Consignors Preparing For Downturn At Keeneland September Yearling Sale
by Deirdre B. Biles
Date Posted: 9/9/2002 7:39:38 AM
Last Updated: 9/9/2002 11:00:59 AM

With the image of the American flag in the foreground, a yearling waits in the shadows to be shown to a prospective buyer.
Photo: Anne M. Eberhardt
As the Keeneland September yearling sale approached, consignors were steeling themselves for a significant downturn in prices. Most said they were seeing fewer prospective buyers than they had in the past. At times Saturday morning, the barn area was very busy, but there were also plenty of lulls in the action.

"Overall. the traffic has been light," said Frank Taylor of Taylor Made Sales Agency. Watching a Storm Cat filly kick up her heels in the shedrow, he added: "These horses are high today. I think it's because they haven't been showing as much as they normally have."

The auction begins on Monday at 10 a.m. (EDT) with the first of two select sessions. There will be 12 sessions in all, continuing through Sept. 21, with a one-day break from selling on Sept. 13. There are 4,367 horses in the catalogue for the auction, which is the largest Thoroughbred yearling sale in the world.

Padua Stables will be missing among the major shoppers after "filling our quota" at earlier auctions, according to Satish Sanan. While representatives of the Maktoum brothers were out in force, they said they weren't expecting any members of the Dubai's royal family to attend the September sale.

"Sheikh Mohammed has lots to do, and there's lots going on around the world," said John Ferguson, who manages the Crown Prince's bloodstock.

"They could surprise us, but as far as I know, none of them are coming," said Michael Goodbody, a key adviser to Sheikh Maktoum al Maktoum.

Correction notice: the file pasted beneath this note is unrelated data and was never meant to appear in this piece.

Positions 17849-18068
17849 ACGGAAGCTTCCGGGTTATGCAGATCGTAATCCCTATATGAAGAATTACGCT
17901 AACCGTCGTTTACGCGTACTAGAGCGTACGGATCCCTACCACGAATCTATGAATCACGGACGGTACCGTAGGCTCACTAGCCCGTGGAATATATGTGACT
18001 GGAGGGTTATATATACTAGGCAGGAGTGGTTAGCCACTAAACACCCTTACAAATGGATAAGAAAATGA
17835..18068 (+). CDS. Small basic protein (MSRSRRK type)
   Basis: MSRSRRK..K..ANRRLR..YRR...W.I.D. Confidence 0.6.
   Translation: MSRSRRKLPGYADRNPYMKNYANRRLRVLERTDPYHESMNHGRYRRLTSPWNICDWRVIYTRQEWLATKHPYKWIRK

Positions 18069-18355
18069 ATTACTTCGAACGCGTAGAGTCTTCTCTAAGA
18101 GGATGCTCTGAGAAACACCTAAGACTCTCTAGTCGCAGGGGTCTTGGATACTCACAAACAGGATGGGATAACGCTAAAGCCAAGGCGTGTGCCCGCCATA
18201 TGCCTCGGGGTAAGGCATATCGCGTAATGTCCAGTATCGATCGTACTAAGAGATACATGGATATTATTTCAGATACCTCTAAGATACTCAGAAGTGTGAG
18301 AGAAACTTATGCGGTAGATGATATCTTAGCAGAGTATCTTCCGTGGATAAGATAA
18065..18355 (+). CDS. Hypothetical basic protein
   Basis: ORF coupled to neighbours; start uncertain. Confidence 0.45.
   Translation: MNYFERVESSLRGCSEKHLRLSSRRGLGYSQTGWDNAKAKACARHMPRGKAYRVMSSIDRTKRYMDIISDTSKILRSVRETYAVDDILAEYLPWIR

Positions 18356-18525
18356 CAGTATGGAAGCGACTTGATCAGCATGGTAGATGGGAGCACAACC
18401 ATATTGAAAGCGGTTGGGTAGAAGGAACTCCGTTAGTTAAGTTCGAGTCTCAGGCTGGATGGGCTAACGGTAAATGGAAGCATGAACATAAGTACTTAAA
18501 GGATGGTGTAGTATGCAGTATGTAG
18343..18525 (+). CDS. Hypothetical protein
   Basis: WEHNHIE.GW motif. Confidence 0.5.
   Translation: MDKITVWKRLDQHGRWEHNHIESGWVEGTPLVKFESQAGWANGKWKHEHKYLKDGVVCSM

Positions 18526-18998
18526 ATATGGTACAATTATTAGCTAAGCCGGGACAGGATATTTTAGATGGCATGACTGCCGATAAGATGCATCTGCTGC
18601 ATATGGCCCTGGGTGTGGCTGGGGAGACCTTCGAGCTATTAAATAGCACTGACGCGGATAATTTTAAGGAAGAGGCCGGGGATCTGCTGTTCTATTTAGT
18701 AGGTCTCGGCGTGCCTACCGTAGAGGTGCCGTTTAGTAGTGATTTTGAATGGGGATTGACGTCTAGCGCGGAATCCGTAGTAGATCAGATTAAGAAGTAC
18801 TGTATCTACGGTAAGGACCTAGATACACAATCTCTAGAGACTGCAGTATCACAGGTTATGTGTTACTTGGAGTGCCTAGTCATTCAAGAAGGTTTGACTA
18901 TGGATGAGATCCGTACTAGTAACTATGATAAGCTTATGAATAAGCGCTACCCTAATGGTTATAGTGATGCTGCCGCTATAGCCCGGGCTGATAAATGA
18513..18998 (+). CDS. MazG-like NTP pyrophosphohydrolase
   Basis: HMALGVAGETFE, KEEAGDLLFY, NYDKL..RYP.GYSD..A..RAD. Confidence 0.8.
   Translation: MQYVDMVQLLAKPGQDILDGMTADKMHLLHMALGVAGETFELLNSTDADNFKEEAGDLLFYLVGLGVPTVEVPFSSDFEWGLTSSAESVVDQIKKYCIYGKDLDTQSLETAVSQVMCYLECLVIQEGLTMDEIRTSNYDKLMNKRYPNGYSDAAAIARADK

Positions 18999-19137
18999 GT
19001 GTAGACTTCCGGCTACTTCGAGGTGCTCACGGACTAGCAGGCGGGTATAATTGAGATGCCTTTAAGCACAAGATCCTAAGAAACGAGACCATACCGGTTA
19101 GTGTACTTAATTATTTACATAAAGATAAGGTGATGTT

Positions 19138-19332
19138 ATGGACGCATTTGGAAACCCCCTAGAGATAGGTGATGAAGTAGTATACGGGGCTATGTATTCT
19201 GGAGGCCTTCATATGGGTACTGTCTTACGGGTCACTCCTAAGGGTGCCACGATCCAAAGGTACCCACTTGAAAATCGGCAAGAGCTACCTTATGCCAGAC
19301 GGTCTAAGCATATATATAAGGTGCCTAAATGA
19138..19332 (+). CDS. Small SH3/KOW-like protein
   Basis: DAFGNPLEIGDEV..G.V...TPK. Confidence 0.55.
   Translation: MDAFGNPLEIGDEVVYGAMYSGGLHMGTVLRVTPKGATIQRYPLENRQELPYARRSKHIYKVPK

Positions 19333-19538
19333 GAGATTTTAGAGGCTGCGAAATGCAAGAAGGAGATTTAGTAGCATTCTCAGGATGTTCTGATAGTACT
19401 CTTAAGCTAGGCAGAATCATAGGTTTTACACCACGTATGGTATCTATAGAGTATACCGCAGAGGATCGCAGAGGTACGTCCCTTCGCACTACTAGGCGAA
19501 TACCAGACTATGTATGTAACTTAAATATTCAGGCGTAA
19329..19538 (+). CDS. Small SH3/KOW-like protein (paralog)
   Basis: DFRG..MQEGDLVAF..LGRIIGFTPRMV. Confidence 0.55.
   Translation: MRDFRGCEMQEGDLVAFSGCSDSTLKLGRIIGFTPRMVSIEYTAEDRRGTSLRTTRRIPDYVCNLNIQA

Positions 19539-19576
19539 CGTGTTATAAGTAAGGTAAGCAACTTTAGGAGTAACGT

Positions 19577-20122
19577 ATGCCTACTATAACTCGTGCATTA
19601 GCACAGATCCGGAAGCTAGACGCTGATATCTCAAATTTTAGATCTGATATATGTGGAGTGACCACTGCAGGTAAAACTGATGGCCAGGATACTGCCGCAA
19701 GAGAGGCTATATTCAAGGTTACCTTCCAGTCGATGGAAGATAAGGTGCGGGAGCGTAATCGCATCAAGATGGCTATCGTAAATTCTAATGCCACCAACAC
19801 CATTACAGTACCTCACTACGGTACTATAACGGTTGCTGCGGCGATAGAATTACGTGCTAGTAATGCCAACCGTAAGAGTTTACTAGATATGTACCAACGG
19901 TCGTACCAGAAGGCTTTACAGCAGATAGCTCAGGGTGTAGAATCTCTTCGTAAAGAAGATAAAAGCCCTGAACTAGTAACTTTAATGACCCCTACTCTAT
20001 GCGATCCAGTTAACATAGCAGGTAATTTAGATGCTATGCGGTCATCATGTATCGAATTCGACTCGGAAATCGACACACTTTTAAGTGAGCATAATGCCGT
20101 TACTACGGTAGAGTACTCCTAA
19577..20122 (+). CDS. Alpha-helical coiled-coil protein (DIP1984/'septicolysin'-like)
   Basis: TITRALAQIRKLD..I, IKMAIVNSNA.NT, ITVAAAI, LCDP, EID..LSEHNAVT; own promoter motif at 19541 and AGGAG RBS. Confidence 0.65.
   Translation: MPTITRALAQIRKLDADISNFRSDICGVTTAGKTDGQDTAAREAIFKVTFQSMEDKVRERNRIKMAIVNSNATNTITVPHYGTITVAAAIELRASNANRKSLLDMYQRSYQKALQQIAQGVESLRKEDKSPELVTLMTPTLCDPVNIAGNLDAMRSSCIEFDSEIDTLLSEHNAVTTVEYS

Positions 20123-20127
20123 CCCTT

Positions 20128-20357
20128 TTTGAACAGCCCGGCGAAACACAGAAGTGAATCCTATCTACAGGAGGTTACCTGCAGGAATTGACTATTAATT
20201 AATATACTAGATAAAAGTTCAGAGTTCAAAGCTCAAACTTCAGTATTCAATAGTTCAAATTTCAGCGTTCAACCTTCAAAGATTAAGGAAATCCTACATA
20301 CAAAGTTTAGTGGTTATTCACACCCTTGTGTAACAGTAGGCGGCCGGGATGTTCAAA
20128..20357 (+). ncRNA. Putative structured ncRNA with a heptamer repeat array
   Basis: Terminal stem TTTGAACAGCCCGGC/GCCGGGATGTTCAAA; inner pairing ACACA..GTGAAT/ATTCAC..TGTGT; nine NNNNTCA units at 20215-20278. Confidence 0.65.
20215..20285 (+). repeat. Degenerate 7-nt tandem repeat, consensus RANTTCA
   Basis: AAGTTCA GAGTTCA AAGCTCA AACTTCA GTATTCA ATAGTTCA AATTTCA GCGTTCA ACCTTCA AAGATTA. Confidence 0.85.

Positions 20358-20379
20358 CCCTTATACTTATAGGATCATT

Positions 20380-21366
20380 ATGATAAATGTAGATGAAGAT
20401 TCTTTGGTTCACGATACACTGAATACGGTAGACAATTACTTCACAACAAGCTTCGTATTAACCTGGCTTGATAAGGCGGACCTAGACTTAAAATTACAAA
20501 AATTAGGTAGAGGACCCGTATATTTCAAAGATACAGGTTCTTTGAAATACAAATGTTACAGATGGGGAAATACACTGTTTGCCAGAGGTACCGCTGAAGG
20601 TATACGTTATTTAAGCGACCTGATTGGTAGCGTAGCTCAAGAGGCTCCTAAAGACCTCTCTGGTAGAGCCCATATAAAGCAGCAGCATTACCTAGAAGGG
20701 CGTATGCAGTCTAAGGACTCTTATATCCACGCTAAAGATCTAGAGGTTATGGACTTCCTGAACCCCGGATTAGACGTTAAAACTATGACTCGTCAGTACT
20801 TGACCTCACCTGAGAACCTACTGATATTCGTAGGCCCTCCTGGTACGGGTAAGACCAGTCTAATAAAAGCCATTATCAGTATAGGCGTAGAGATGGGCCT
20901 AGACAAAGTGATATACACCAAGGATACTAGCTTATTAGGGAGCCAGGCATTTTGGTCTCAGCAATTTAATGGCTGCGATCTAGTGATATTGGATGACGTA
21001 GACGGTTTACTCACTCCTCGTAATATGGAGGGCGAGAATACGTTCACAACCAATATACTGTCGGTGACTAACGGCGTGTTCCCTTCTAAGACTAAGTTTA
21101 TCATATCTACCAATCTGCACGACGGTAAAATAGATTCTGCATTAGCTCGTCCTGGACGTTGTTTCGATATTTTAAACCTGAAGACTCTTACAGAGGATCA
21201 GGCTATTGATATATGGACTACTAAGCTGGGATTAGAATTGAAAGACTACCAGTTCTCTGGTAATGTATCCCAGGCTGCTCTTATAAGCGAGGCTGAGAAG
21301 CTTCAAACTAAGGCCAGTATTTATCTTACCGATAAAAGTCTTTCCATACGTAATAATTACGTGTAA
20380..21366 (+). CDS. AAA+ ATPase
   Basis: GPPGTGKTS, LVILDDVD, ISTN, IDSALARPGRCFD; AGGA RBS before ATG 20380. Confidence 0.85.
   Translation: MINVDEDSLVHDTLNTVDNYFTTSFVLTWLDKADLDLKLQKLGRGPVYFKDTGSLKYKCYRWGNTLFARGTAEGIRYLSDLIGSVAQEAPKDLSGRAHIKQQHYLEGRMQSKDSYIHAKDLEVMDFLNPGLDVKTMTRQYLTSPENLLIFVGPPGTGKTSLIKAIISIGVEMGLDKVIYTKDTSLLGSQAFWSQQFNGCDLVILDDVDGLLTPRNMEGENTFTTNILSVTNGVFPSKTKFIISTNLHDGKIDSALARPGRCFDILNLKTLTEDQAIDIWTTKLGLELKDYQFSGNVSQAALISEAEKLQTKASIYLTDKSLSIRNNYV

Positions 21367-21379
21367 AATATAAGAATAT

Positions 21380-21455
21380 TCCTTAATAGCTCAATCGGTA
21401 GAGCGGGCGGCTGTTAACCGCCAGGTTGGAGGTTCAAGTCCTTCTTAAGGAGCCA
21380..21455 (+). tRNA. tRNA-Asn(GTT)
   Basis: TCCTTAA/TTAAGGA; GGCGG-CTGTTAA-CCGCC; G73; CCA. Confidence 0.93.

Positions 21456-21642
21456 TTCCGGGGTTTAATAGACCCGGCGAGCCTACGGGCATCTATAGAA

Consignors, not surprisingly, were worried. Many spoke about being very conservative in establishing their reserves.

"It's not a time to swing for the fence," said Benny Bell Williams, who was helping out her husband, John Williams, at his consignment. "Every time you're up at bat, you should just try to do what you can to get safely on base. Just stay in the game and keep it all going. Sell a good horse, make a little profit, and move on. You need to look at it realistically."

Said Taylor: "My question is this, what's a horse worth for you to go race and pay $30,000 or $40,000 a year to train? Think about doing that and then think about what would be the absolute bottom dollar you would take now. That's the kind of approach I'm taking. People have got to adjust their reserves to get their horses sold. The market has been good for a long time, but now it's coming down a little bit."

Keeneland president and chief executive officer Nick Nicholson also was cautious.

"It's really funny how you hear different things," he said. "In July, people wanted more horses and more paper (better pedigrees). Well there's plenty of paper here and plenty of horses. The people are here, too, so we'll see. The sale will be as good as the economy will allow it to be."

Here's what some other people had to say.

Reiley McDonald, Eaton Sales: "I'm always a cautious optimist going into any sale. I've heard a lot of talk on the grounds that there haven't been enough lookers, but from our vantage point here, we've had plenty of lookers. I would say that this sale will be similar to the other select sales in that buyers will probably have fewer orders (for horses). But as far as the lookers go, we've been busy for three days showing, and we have to be happy with that."

Helen Alexander, Middlebrook Farm: "Logic tells you it is going to be down. Fortunately, I think racing is going great guns, so that's the one positive side. But a lot of people have seen their paper wealth shrink up pretty severely over the last year, Horses are better than a lot of other investments right now, but people will be cautious. They'll use common sense."

John Williams: "I think we all just need to realize that there is going to be a downturn, and it's going to bring this thing into perspective. With world conditions and the stock market like they are, people are holding on to their disposable income. But there could be a silver lining because stallion service fees may be adjusted. That will be healthy for those of us who are breeders because production costs have gone through the roof."

Alice Chandler, Mill Ridge Farm: "After what's already happened this year, you're not going to get overly optimistic. But this morning, some people who are good judges of a horse and wouldn't try to flatter me told me we have some very nice horses. Now what that means, I don't know. I'm a little cautious."

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